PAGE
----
How Not to Be a Dick at the Dog Park

Don't let your dog hump my kid.
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Kezia Willingham
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Don't let your dog hump my kid.
We go to the dog park even in the rain..jpg

I love going to the dog park. It’s a nice way for my kids, myself, and our dogs to get some physical activity in the beautiful outdoors. We try to walk to our neighborhood dog park most days of the week. In fact, I’d say dog parks are one of the greatest things ever. Except for when they’re not. Unfortunately this wonderful modern lifestyle event is sometimes tarnished by the few dickwads who ruin it for everyone.

Based on true-life experience, here are my top suggestions for how not to be a dick at the dog park.

1) Don’t bring your dinner. 

 One day I was at the dog park and my dog Lilly kept running across the park over to this man sitting at one of the tables. While Lilly likes people in general, this is not typical behavior for her. Finally I went over there to retrieve her once and for all and found the man was eating a chicken dinner. No wonder she wanted to be his best friend.

2) Don’t bring your Frappuccino and leave it unattended on the table. 

Again, some dogs really food motivated and strongly attracted food and beverages. Having to continually restrain your dog from someone else’s unattended beverage is just plain annoying. Drink it and throw it away.

3) Don’t bring your aggressive dog to “play.” 

 If your dog has aggression issues that you cannot control, please don’t bring your dog to act them out on mine.

4) If I am leaving because your dog won’t leave mine alone, don’t let him follow us.

 Recently we were at the dog park with two of our dogs to give them a chance to run around and get their energy out (the reason most urban folk go to the dog park). Another dog came over and started to “play.” 

However, that dog’s comfort zone was quite different than mine. After that dog repeatedly chased ours under the bench, while growling and biting -- and the owner did nothing -- we decided to leave. We leashed up our dogs and proceeded to exit. The other dog followed and continued his aggressive behavior. 

We continued making our way to the exit, with difficulty. The woman trailed behind and exclaimed in a whiny voice, “He’s just trying to play. He’s a puppy. This is a dog park!” 

Yes, it is a dog park. Yes, our dog is a puppy too. IF SOMEONE IS TRYING TO GET AWAY FROM YOUR DOG, THEN YOU NEED TO MAKE IT STOP. Or else someone might be a dick back to you.

My kids and Lilly at the dog park..jpg

5) Don’t offer unsolicited advice. 

I am not the most social person in the world. Dog parks are about as social as I get, and that is because I am in close proximity to other dog lovers. This doesn’t mean that I want to engage in small talk with every single human I encounter there. 

In fact, most of the time I will avoid conversing with people I don’t know. That’s just me. The dogs that we bring to the dog park are generally self-contained and don’t attack other people. 

 One day I had May Belle, my Chihuahua/Rat Terrier mix held high up in my arms while our bigger dogs frolicked about. I don’t usually bring May Belle to the dog park because she has anxiety. But sometimes I do and I carry her when she is scared.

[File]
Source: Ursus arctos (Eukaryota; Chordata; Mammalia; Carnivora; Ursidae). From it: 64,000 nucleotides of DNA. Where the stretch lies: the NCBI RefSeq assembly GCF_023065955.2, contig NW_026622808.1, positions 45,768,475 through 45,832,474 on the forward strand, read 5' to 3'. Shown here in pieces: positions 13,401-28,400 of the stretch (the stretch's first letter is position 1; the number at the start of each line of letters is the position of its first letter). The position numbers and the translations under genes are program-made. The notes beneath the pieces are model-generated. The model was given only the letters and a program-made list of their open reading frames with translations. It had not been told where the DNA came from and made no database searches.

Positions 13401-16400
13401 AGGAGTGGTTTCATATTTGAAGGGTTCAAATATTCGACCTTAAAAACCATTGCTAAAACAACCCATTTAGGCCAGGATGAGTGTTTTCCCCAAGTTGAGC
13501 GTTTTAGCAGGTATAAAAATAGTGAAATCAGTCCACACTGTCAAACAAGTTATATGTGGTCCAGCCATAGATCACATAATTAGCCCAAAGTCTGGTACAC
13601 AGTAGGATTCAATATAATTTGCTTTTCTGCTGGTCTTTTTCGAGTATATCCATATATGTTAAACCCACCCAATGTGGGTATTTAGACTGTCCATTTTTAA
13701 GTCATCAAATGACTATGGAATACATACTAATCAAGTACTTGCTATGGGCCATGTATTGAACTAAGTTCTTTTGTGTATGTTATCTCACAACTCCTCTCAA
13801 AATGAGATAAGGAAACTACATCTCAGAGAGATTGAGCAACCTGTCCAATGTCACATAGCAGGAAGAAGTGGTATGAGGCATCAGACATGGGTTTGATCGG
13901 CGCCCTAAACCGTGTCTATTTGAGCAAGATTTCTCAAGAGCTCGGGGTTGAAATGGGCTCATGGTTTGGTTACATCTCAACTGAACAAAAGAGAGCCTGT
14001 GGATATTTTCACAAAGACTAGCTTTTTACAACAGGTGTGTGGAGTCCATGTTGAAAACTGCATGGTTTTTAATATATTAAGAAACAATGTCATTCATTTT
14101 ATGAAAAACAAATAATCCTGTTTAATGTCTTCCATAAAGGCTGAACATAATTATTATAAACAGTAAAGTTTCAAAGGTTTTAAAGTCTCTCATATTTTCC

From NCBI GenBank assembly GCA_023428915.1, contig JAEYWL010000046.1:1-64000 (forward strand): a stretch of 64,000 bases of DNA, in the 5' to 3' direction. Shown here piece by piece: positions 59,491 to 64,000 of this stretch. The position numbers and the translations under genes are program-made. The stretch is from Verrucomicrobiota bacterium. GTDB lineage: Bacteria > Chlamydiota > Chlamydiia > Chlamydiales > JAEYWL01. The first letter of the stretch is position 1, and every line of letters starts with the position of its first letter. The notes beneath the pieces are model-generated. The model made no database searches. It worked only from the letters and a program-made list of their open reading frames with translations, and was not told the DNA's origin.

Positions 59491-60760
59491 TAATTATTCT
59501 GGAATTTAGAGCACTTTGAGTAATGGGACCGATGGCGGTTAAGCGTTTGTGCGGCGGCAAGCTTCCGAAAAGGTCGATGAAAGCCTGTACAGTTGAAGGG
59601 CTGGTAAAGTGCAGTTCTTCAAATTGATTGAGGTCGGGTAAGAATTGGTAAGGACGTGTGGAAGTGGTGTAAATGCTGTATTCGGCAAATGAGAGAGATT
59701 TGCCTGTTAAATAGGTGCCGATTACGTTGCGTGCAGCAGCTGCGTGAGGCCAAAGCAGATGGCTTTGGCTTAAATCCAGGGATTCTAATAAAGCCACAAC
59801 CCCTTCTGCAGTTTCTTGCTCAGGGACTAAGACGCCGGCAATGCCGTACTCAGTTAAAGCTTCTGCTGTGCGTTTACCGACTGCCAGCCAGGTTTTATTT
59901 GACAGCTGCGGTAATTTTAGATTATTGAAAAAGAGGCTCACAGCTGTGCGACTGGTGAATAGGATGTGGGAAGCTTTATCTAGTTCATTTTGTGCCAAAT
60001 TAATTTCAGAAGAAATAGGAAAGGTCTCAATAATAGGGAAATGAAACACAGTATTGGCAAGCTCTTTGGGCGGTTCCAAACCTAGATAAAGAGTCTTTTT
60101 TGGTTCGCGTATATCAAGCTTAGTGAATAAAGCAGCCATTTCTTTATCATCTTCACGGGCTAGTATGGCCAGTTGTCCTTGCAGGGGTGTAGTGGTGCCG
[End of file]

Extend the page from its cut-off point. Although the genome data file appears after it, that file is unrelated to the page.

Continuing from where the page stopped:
This lady stared at us for a long time and then approached, “Doesn’t she want to play?” 

 “If she did, she would be.” 

May Belle was bothering no one. I was bothering no one. I know a few things about dogs and this dog in particular. I don’t want, or need, your coaching on how to treat my anxious dog.

6) Don’t bring your unaltered dog to the dog park. 

Besides population control, one of the main reasons people get their dogs fixed is to reduce aggressive behavior. Inevitably, it’s these unaltered dogs that tend to get into the most confrontational behavior. I’ve seen many well-behaved unaltered dogs, to be sure, but generally speaking, this is something you’re not supposed to do.

7) Don’t throw shade on families with kids. 

 There is a segment of the population that resents the presence of children at the dog park. Why? Because they have to pay more attention when kids are around. 

It’s true that children’s behavior is generally less predictable than the average adult’s, but this doesn’t mean that families need to hire babysitters before they take their dogs to the park. 

Yes, the parents should be paying very close attention -- and most do. How else are children to learn how to be around dogs if they aren’t allowed to? Age-based discrimination isn’t any cooler than breed-based discrimination.

8) Don’t let your dog hump my dog. 

Really, this is another dog behavior that is strongly discouraged. It’s your responsibility to keep your dog off other dogs.

9) Don’t let your dog hump my kid. 

The same woman whose dog “plays” aggressively with my dog is the same one whose dog mounted my son and tried to hump him. It all happened in a flash, we were walking a slim trail and my then 6-year-old son was right behind me when her pit mix ran up and promptly started humping my son -- while the owner did nothing to stop him from doing so. Fuck you.

10) Don’t wander off and just let your dog do whatever. 

 Just like when parents bring human children to human parks, pet guardians should pay attention to their dogs at the dog park. Some people feel that because it’s a dog park, anything goes. No. 

To make this a pleasant experience for everyone, people from a variety of backgrounds with dogs, and sometimes children, from various backgrounds, we all need to be present and active in the care and behavior of our dependents. That is how we show respect for others, plain and simple.